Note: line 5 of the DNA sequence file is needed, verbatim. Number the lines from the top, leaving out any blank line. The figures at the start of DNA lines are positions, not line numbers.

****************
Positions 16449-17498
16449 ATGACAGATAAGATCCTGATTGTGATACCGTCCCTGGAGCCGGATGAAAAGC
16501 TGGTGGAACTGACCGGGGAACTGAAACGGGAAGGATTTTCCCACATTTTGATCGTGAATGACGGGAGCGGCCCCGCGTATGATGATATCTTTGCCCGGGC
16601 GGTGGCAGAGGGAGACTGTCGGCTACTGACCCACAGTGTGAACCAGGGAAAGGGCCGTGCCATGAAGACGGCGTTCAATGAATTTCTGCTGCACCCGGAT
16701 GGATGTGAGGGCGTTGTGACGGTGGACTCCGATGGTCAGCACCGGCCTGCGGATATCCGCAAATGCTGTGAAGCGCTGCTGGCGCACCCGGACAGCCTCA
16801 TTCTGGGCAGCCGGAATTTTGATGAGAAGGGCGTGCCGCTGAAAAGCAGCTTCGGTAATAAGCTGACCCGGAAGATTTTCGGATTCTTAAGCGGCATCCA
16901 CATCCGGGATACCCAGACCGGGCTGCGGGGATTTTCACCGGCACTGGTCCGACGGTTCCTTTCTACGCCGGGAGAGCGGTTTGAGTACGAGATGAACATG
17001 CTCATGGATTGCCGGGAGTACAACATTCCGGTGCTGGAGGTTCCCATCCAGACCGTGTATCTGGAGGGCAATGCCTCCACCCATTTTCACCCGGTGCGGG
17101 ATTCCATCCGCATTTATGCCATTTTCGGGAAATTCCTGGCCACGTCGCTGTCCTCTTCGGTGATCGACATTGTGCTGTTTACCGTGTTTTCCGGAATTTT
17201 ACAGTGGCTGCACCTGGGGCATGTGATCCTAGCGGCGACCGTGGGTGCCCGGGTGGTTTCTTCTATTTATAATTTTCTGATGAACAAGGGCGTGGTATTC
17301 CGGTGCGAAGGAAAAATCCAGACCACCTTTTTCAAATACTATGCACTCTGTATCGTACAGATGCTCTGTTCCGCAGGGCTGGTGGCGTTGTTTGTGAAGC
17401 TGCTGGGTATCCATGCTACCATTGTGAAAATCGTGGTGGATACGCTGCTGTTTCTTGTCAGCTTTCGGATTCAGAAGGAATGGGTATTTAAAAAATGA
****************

16701 GGATGTGAGGGCGTTGTGACGGTGGACTCCGATGGTCAGCACCGGCCTGCGGATATCCGCAAATGCTGTGAAGCGCTGCTGGCGCACCCGGACAGCCTCA